Karl Nehammer, Austria’s third conservative chancellor in two months, took office on Monday, hoping to lift the coalition government out of months of controversy and navigate the country out of its current coronavirus lockdown.
President Alexander Van der Bellen swore in Nehammer, 49, just after 1 p.m. (1200 GMT). Since last year, he has been the enforcer of former Chancellor Sebastian Kurz’s hardline on immigration, as well as the author of four nationwide lockdowns. He is presently the first post-Kurz leader of government.
“We don’t know what the virus will surprise us with next,” Van der Bellen said at the swearing-in, which was preceded by boos from a small gathering opposing coronavirus limitations.
“We should not generate false expectations and should not promise anything that subsequently turns out not to be realistic,” Van van Bellen added, a clear jab at Kurz, who claimed months ago that no more restrictions would be put on persons who had been vaccinated against COVID-19.
Kurz, 35, startled most of the country when he announced on Thursday that he was stepping down as leader of the People’s Party (OVP) and leaving politics, citing a lack of interest in politics following the birth of his son last month. On Friday, the party chose Nehammer to succeed him as head.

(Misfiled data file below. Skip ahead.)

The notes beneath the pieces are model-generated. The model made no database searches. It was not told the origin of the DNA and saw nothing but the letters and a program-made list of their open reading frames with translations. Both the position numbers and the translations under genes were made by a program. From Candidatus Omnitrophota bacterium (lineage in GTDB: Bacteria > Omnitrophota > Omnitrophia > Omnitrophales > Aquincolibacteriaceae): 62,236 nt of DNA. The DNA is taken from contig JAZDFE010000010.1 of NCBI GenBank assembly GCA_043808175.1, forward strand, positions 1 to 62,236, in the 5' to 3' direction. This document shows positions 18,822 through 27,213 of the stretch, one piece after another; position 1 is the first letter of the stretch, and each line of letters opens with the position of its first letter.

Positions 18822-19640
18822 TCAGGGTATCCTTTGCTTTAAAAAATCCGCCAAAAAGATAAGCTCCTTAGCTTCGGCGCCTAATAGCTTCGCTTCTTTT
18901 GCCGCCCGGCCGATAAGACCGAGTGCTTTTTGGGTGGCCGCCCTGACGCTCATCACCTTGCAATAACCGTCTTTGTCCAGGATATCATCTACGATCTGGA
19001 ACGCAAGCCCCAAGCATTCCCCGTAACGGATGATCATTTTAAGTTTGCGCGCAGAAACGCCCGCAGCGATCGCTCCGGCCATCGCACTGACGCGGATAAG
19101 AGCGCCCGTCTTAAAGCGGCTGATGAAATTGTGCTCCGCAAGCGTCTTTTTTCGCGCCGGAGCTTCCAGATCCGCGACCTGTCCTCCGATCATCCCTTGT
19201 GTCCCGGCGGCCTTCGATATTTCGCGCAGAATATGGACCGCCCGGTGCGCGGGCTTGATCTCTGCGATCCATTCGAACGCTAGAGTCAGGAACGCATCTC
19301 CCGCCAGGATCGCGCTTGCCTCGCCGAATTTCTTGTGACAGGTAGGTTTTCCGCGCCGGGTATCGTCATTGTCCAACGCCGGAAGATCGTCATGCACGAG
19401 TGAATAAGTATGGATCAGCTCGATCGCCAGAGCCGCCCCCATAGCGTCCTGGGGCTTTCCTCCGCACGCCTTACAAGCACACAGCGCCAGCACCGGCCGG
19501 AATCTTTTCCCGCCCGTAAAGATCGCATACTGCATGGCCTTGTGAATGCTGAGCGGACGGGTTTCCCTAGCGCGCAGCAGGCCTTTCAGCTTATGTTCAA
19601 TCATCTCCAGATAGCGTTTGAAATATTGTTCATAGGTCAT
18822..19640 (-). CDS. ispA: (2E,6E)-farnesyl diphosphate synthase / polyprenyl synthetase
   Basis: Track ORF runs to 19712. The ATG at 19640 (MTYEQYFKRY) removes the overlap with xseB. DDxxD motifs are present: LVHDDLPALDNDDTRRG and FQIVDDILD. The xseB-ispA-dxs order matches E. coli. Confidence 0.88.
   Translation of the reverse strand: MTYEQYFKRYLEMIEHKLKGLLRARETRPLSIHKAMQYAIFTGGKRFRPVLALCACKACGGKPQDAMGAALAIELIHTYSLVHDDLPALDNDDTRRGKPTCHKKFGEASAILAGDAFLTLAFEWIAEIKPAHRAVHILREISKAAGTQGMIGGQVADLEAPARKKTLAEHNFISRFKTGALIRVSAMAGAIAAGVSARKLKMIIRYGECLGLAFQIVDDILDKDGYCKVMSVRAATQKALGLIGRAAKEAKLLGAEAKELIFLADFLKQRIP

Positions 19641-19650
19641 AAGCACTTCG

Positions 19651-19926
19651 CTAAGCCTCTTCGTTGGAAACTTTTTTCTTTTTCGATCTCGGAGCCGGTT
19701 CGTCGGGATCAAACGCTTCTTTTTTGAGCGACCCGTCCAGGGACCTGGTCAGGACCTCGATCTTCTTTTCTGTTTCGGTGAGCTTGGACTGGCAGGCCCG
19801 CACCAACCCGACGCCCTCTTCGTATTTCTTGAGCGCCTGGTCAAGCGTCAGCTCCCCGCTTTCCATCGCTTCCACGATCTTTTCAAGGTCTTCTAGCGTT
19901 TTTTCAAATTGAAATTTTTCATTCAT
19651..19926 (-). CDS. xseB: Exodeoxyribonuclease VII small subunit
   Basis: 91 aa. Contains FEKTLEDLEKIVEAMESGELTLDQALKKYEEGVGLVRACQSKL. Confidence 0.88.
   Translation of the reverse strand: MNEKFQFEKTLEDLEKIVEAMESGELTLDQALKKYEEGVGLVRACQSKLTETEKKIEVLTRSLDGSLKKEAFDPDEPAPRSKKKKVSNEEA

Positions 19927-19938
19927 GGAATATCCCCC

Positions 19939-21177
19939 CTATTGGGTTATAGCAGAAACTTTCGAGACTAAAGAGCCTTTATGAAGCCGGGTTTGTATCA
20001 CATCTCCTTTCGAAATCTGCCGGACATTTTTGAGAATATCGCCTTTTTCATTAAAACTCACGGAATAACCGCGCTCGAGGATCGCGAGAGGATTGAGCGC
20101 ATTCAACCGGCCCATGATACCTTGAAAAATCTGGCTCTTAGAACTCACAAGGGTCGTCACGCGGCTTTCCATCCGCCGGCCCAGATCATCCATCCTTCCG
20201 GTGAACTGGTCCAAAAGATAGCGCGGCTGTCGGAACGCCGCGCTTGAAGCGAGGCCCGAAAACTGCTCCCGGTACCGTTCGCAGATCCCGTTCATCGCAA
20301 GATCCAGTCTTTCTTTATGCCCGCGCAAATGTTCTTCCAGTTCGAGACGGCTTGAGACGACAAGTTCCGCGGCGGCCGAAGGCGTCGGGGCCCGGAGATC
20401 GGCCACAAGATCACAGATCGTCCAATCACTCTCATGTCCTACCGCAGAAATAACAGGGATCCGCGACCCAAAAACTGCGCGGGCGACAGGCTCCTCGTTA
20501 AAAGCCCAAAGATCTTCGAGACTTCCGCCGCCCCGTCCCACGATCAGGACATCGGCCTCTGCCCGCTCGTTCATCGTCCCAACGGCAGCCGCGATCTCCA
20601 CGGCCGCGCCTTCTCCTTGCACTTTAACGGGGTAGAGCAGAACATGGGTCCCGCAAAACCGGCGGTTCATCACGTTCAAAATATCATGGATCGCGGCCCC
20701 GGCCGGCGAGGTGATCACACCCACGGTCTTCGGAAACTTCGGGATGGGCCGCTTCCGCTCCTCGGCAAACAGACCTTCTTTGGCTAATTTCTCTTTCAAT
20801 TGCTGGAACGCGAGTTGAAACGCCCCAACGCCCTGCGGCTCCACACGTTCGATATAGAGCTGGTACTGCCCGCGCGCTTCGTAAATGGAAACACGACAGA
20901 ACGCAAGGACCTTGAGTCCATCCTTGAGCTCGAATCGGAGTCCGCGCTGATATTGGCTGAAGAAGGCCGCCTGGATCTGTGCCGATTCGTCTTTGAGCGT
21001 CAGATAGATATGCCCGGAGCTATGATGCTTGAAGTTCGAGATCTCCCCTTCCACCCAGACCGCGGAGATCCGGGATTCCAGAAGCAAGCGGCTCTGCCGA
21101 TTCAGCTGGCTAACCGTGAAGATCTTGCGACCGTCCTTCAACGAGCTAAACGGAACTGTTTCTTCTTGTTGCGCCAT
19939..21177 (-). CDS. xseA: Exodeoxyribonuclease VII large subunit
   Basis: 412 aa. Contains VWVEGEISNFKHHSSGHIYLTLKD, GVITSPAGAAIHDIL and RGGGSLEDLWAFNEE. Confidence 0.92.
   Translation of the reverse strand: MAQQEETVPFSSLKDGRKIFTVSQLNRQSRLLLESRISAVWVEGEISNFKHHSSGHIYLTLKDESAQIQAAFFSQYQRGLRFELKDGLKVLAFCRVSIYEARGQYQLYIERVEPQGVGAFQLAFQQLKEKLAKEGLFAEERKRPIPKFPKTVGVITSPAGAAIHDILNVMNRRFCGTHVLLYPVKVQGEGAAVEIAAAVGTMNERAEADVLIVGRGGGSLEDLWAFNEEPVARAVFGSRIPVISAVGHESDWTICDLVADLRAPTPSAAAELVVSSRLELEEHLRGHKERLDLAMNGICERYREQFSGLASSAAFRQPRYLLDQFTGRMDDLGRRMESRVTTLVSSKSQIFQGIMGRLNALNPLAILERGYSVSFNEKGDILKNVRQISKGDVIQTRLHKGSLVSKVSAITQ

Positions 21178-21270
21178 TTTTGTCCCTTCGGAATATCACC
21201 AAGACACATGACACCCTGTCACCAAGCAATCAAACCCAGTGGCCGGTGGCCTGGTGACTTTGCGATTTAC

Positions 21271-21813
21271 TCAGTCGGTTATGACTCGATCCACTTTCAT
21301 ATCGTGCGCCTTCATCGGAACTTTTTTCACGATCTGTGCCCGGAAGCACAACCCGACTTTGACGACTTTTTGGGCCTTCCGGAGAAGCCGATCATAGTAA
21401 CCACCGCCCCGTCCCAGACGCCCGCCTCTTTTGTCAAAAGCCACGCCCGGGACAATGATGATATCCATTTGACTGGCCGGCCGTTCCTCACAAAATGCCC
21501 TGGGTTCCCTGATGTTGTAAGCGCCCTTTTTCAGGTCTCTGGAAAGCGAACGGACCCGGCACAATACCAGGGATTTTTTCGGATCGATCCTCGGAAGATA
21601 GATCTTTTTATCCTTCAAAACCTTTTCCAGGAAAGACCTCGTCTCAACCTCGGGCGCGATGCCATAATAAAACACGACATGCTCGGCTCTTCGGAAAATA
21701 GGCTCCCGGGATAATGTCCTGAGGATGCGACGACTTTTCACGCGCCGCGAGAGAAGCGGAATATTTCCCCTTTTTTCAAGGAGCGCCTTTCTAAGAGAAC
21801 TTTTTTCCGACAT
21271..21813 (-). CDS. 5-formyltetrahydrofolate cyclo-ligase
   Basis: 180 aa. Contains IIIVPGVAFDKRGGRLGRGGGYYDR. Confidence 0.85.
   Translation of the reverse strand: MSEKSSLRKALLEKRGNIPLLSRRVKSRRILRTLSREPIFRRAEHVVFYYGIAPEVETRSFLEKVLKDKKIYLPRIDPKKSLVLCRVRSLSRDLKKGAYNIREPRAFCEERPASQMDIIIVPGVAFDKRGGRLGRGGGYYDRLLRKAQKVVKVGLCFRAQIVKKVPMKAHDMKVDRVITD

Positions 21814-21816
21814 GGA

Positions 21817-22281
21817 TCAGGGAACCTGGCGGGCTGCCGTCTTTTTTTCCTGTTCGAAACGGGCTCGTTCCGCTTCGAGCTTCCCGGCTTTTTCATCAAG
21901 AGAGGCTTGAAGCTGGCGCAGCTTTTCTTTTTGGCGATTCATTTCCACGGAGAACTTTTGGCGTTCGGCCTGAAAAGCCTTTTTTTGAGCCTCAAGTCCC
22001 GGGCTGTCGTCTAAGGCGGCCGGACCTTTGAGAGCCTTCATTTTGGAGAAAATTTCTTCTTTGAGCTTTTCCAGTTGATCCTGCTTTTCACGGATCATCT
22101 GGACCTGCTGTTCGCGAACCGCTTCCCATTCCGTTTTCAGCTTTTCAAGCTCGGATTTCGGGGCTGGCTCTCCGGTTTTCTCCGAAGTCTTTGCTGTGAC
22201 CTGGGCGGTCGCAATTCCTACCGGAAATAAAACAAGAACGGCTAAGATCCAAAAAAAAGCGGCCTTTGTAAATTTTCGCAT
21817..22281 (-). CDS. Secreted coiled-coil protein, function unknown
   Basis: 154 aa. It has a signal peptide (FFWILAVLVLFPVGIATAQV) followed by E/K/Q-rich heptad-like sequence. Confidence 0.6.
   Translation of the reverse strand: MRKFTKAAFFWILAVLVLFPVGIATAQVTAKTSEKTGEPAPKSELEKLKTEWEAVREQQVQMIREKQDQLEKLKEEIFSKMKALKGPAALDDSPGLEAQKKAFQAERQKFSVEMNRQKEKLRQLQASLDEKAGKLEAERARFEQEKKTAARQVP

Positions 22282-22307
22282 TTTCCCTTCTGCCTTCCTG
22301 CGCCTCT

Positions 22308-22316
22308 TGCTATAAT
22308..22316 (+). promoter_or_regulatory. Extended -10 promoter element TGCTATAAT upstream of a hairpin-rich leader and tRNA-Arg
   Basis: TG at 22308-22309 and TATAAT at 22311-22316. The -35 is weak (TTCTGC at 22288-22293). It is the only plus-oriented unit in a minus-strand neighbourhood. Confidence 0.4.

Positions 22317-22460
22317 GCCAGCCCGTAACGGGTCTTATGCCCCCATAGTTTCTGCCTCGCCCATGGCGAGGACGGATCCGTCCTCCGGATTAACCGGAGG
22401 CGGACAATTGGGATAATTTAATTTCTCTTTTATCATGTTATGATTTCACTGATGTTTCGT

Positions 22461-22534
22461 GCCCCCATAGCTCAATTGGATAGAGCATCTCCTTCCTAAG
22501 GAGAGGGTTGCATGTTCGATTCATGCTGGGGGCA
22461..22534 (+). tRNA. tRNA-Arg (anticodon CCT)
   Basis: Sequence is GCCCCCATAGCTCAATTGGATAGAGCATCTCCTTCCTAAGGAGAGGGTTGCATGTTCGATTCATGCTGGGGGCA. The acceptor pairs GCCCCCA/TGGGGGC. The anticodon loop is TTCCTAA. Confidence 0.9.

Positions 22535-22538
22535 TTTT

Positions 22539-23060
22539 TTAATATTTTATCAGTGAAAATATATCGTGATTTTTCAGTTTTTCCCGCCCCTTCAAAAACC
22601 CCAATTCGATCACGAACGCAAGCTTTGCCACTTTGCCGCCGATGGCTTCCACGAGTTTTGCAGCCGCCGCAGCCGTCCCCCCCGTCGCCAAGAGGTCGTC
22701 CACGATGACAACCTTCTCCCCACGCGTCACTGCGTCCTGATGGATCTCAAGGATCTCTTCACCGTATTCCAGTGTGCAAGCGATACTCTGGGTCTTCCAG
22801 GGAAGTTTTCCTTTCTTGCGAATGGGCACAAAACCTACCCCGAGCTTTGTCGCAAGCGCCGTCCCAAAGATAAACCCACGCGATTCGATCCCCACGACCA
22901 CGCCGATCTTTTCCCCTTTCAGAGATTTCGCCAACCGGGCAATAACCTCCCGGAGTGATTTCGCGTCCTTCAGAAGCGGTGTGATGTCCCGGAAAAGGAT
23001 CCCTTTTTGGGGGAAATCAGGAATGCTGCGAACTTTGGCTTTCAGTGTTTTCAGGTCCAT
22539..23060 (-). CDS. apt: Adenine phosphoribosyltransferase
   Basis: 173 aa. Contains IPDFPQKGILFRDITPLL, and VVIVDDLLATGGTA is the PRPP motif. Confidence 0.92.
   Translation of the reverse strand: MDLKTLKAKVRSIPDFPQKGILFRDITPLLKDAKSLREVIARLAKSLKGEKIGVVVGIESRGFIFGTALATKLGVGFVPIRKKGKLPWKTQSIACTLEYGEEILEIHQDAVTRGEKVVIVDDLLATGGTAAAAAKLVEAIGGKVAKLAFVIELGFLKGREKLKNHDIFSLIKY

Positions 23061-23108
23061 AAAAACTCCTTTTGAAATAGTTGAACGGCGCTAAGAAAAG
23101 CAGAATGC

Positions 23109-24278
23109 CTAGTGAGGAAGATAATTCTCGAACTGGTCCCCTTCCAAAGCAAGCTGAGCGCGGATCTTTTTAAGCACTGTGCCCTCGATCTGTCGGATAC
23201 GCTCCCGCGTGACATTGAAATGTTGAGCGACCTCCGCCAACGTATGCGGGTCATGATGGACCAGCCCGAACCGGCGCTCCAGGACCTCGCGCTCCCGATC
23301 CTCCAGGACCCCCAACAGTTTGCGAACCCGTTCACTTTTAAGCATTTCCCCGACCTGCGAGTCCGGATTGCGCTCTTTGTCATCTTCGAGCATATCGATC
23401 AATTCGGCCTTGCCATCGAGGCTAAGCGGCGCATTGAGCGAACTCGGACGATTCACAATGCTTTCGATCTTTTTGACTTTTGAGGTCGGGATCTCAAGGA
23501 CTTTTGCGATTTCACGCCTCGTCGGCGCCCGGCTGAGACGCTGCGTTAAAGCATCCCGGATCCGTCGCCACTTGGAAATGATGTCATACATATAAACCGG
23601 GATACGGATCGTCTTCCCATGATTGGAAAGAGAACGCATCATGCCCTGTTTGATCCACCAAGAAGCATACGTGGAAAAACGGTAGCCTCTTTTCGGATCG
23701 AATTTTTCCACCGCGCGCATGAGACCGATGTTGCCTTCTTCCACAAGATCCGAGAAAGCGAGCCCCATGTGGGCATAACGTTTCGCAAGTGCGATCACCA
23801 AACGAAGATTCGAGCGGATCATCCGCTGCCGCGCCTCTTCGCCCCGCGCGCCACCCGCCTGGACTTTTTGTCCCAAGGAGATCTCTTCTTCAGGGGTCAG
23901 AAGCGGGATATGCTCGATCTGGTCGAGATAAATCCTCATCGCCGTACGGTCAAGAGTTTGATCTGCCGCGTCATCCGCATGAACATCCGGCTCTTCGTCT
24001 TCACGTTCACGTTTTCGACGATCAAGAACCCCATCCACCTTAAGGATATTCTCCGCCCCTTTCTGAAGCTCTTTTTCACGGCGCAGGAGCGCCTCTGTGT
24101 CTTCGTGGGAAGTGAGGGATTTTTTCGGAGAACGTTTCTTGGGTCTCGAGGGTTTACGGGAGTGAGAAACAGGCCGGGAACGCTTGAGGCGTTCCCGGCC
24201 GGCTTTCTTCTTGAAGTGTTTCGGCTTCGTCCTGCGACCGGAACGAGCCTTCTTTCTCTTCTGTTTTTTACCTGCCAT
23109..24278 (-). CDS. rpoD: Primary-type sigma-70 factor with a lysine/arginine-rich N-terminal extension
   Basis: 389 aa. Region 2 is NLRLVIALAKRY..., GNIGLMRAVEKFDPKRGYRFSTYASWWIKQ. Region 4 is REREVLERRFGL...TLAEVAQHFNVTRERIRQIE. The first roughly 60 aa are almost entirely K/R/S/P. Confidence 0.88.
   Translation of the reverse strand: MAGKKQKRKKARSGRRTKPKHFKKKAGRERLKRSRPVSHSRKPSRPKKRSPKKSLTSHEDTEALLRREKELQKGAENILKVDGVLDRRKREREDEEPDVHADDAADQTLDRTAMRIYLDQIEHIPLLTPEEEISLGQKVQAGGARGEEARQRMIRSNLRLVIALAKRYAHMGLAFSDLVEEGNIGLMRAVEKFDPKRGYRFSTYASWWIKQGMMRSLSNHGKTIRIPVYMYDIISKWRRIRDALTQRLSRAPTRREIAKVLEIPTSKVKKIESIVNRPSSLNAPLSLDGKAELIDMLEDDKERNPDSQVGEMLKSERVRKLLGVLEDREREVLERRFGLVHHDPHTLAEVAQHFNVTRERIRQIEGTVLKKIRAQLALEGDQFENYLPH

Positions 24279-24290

Kurz resigned as chancellor in October at the request of his coalition partner, the left-wing Greens, because he was under criminal investigation for corruption. Kurz’s supporters had hoped that he would be able to cleanse his name and return as chancellor as soon as possible. He vigorously rejects any misconduct.
Prosecutors suspect that Kurz’s allies used public funds to secretly commission manipulated polling that was published in a newspaper with a view to helping him gain power in 2017, the year in which he became OVP leader and then chancellor, forming a coalition with the far-right Freedom Party.
Nehammer takes over a party in turmoil that since 2017 has been largely built around Kurz.
On Friday, Nehammer stated that he intends to maintain the law-and-order agenda that was essential to Kurz’s appeal but also a source of contention with the Greens. His first goal, he added, will be the coronavirus epidemic, as Austria attempts to keep infections low while coming out of lockdown next week.
He must also rebuild the OVP’s tarnished image, as it has lost what most surveys revealed to be a 10-point advantage over its nearest challenger, the Social Democrats, since Kurz was arrested.
For the time being, neither the OVP nor the Greens have expressed a desire for a sudden election, but most observers believe the coalition will not continue until the conclusion of current parliament in three years. Greens leader Werner Kogler did not rule out a fast election next year in media interviews over the weekend.